FW: Re Isles of Scilly rat eradication to 'save seabirds' begins

To: "Birding-aus (E-mail)" <>
Subject: FW: Re Isles of Scilly rat eradication to 'save seabirds' begins
From: Peter Shute <>
Date: Tue, 12 Nov 2013 13:35:00 +1100
Some of you might be interested to read about this rat eradication project in 
the UK, described as "the largest community-based island restoration project 
attempted in the world to date". I imagine with residents on the islands, and 
therefore regular boat visits, that preventing reintroduction will be as 
difficult as the initial eradication.

Peter Shute

-----Original Message-----
 On Behalf Of Shyama Pagad
Sent: Tuesday, 12 November 2013 6:06 AM
Subject: [Aliens-L] Re Isles of Scilly rat eradication to 'save seabirds' begins

Isles of Scilly rat eradication to 'save seabirds' begins

By Chris Ellis
BBC News Online

A project aimed at protecting internationally important seabird populations on 
two of the Isles of Scilly by killing more than 3,000 brown rats, is under way.

The islands, which are located off Cornwall, are home to breeding populations 
of 14 seabird species and approximately 20,000 birds.

Eradication experts from New Zealand and the UK have been contracted to carry 
out the work. "Among many challenges our seabirds face, the greatest threat on 
land is predation of eggs and chicks by brown rats," said Jaclyn Pearson from 
the Isles of Scilly Seabird Recovery Project. "The brown rats were accidently 
introduced to islands from shipwrecks in the 18th Century," she added.

'Intensive baiting'

The project is part of a 25-year programme to protect "internationally 
important" seabird numbers, including those of Manx shearwaters and storm 
petrels, and is costing more than £755,000.

The rodents will be poisoned on St Agnes and Gugh by Wildlife Management 
International Limited (WMIL). The company has helped eradicate rats from Ramsey 
Island off Wales, Lundy Island off Devon and the Isle of Canna in the Scottish 
Hebrides. Elizabeth Bell, from WMIL said: "A period of intensive baiting will 
start from the 8 November and most of the rats will be dead by the end of 
November. We'll then target the surviving rats."

A long-term monitoring programme will start at the beginning of 2014 to check 
the rodents have been eradicated from the islands.

Ms Bell said all the bait stations were enclosed, tied down and were designed 
not to kill any other species, such as rabbits. Ms Pearson said: "The project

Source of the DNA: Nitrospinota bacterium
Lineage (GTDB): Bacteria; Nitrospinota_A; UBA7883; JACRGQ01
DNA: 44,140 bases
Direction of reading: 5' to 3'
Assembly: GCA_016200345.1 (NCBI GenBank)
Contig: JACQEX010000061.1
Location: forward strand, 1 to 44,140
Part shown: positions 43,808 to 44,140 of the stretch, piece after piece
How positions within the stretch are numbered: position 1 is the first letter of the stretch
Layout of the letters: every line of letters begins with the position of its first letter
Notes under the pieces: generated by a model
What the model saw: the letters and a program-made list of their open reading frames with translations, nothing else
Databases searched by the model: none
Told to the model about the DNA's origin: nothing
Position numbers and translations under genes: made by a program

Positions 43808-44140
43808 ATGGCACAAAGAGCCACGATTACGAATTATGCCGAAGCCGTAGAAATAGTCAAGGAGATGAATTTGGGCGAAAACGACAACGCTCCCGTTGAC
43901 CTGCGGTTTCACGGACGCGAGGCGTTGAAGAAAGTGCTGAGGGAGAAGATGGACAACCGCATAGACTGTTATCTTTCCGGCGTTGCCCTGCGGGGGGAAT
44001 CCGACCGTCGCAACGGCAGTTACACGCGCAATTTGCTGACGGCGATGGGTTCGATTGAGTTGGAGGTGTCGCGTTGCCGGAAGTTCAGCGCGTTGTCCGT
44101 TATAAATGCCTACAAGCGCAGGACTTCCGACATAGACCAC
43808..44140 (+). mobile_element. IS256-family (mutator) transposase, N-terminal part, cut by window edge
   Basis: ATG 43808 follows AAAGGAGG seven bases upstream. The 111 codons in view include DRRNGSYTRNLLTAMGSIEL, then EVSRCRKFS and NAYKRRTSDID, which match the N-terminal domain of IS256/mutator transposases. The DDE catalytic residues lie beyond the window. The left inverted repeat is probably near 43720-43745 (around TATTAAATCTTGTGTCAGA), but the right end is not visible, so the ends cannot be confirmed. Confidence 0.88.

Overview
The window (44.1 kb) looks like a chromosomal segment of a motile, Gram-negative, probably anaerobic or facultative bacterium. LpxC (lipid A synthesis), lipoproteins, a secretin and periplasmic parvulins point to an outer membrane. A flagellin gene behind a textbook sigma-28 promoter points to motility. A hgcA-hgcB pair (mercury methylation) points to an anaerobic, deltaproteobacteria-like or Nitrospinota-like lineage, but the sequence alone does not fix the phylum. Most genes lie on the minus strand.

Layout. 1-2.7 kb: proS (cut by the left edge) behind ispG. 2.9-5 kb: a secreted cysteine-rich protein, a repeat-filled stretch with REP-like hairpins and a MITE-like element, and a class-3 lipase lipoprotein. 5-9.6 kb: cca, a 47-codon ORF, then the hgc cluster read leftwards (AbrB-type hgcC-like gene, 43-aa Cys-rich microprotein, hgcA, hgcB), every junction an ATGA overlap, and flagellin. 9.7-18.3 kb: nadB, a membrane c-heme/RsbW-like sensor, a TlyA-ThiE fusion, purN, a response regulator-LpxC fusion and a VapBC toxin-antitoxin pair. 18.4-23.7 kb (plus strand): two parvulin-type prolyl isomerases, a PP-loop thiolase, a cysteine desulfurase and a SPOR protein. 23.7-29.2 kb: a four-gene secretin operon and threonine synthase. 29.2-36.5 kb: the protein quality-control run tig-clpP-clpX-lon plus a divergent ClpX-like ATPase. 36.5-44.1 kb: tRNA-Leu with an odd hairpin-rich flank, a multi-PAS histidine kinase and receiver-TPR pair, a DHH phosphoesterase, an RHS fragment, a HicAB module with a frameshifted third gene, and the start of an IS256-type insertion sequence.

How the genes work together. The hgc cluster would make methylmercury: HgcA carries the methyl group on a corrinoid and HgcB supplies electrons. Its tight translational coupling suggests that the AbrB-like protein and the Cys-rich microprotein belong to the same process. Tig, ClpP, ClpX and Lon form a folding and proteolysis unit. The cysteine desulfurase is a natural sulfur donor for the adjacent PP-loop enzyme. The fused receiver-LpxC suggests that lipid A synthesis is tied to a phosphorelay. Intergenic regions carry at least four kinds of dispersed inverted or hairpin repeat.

is 25 years in length, although the project team will disband after five years, 
for the remaining 20 years the community will continue to protect their seabird 
heritage, by keeping the islands 'rat-free'.

"This includes correct waste management, ensuring bio-security on boats and 
freight to the islands, and of course, educating all visitors to the islands to 
be vigilant and 'rat on a rat'".

"This is the largest community-based island restoration project attempted in 
the world to date, with 85 residents living here year round." She added that 
similar populated islands around the world hoped to learn from the project and 
carry out similar work to "safeguard their seabirds".

A feasibility study estimated the population of brown rats on the Isles of 
Scilly was about 34,500, with 3,100 occurring on St Agnes and Gugh.

Johnny Birks, chair of the Mammal Society, said: "Brown rats are not native to 
Britain... it's our own fault they are so widespread and that makes it right 
for us to repair the damage we've caused.".....

Shyama Pagad
Program Manager
Invasive Species Information Management
University of Auckland

Program Officer
IUCN SSC Invasive Species Specialist Group

Tel +64 9 3737599 (X88624) DDI +64 9 9238624   Fax +64 9 3737042
skype: shyama.pagad
The IUCN SSC Invasive Species Specialist Group aims to reduce threats to 
natural ecosystems and the native species they contain by increasing awareness 
of the impacts of invasive species; and of ways to prevent their spread and, 
control or eradicate them.

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